Kyoto’s Nishiki Market Is Full of Delicious Seafood

Have you ever had a boiled octopus?


Nishiki Market
may have been around for 400 years, but to this day, it has not lost its appeal. While crowded, this popular tourist attraction is full of interesting shops, as experienced by several local and foreign reporters who were invited to explore the market. Read on to know more about their personal experience.


Tsukudani


They sell dried young sardines and tsukudani of seaweed.


Tsukudani is essentially a side dish made of seafood boiled in soy sauce and sugar. The foreign reporters concluded that "Since the Japanese eat a lot of white rice, they must prefer richly flavored side dishes."


To this, a Japanese reporter agreed. "Indeed, having a small piece of tsukudani to the dish will make us eat more white rice (and more alcohol as well).


In contrast to the tsukudani, lightly flavored pickled vegetables may not be as popular with the Chinese, say the foreign reporters.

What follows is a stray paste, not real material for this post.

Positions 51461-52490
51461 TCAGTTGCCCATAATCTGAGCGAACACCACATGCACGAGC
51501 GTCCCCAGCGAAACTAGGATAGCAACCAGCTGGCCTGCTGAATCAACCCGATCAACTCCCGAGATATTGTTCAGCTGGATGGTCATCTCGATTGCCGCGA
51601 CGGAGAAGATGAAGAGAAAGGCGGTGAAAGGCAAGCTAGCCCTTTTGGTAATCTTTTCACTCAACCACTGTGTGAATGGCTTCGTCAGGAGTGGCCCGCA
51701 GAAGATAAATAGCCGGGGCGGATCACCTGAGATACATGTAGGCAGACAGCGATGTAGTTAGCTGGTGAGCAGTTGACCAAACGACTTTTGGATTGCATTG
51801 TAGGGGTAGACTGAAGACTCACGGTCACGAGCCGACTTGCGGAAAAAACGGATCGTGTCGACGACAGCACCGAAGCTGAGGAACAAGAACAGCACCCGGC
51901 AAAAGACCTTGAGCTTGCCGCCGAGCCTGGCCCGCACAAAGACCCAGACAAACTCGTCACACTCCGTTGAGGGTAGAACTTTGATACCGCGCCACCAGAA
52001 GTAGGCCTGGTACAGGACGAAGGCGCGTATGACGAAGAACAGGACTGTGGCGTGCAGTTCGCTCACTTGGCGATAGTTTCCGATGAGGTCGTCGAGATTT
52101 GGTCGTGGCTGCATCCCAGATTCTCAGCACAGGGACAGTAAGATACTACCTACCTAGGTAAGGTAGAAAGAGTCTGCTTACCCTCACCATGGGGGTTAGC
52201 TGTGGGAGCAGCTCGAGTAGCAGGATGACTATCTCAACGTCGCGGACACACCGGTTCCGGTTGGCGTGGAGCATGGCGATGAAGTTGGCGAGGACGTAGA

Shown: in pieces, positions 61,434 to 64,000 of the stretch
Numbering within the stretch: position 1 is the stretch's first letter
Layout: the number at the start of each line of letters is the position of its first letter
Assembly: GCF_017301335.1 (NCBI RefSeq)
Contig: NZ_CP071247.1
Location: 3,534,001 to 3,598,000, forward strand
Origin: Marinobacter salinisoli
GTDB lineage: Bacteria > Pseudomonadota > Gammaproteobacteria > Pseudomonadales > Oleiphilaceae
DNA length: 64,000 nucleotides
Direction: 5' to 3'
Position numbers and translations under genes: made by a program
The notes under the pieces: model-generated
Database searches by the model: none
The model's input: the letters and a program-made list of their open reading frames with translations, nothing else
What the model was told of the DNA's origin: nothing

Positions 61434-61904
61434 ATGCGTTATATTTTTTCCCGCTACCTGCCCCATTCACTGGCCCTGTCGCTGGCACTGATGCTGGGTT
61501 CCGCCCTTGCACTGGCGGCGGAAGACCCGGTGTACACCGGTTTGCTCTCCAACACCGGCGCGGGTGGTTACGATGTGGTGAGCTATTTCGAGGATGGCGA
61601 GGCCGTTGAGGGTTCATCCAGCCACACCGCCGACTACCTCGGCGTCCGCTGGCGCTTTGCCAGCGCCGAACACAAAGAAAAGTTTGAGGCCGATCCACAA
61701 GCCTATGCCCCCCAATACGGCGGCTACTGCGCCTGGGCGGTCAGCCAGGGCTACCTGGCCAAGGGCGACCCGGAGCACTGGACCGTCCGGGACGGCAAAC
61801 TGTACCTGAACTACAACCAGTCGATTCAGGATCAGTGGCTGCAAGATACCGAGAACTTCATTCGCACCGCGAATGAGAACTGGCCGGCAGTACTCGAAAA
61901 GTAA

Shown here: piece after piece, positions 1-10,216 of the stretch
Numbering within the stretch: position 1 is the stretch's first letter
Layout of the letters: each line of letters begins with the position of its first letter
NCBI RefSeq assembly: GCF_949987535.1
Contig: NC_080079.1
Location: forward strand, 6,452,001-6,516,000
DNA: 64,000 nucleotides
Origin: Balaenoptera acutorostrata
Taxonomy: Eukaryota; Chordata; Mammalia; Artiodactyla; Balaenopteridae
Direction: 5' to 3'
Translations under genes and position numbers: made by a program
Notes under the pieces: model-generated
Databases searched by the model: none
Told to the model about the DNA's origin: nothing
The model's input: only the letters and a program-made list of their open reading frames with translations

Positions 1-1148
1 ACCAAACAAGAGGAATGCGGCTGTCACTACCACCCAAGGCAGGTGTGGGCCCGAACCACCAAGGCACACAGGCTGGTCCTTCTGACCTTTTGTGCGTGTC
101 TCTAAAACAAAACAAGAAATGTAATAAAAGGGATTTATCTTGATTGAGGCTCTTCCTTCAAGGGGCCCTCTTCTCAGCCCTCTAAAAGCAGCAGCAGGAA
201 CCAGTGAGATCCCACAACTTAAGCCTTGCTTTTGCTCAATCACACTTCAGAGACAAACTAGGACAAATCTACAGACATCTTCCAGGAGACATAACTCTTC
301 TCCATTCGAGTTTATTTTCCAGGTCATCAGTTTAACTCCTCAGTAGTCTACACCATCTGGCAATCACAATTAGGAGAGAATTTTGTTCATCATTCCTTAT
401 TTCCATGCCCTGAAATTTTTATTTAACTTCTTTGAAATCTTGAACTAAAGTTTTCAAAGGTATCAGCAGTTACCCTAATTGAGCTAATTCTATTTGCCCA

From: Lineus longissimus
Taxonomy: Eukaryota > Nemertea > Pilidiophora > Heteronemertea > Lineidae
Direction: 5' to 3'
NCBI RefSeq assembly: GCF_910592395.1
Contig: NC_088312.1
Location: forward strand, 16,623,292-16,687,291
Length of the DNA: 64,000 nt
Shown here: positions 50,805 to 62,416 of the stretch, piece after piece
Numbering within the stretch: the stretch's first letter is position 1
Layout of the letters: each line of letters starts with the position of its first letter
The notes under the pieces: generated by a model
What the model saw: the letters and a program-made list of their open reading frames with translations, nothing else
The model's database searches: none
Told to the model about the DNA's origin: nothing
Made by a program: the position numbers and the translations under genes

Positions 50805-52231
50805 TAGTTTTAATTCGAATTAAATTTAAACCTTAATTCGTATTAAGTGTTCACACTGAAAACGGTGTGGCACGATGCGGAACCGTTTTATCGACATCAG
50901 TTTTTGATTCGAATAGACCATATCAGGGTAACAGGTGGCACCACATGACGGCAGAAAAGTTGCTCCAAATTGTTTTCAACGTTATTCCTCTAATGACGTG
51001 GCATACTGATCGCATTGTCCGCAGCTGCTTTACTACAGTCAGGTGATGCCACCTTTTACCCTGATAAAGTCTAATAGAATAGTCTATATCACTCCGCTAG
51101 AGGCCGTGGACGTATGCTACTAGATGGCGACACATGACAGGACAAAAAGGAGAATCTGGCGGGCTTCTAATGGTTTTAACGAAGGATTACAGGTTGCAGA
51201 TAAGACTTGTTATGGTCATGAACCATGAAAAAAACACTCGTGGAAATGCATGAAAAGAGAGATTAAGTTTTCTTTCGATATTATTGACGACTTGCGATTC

A Japanese reporter provides an interesting insight: "Personally, I prefer pickles over tsukudani, so I am interested in what the Chinese eat along with the white rice."


There are a lot of flavors that can be applied to the radish pickle.
 


Boiled octopus


It's no surprise that the foreign reporters showed great interest in this shop. Stuffed with quail eggs, these boiled octopuses might seem intimidating, but they're actually light and easy to eat. The reporters were very satisfied.


Fresh seafood



Since Kyoto is geographically far from the ocean, the foreign reporters were surprised by the fact that Nishiki Market has no shortage of fresh seafood.


To this, a Japanese reporter commented that "the reason why there is a lot of seafood in the Nishiki Market is probably because it used to be a fish market in the past."


Take your time exploring Nishiki Market, and check out the other goods on offer, such as vegetables, shoes, and clothes. You can also visit the
Nishiki Shrine, home of the god of scholarship, just across the market.


Provided by Japan Walker™, Walkerplus™, and Kansai Walker™ (13 February 2019)


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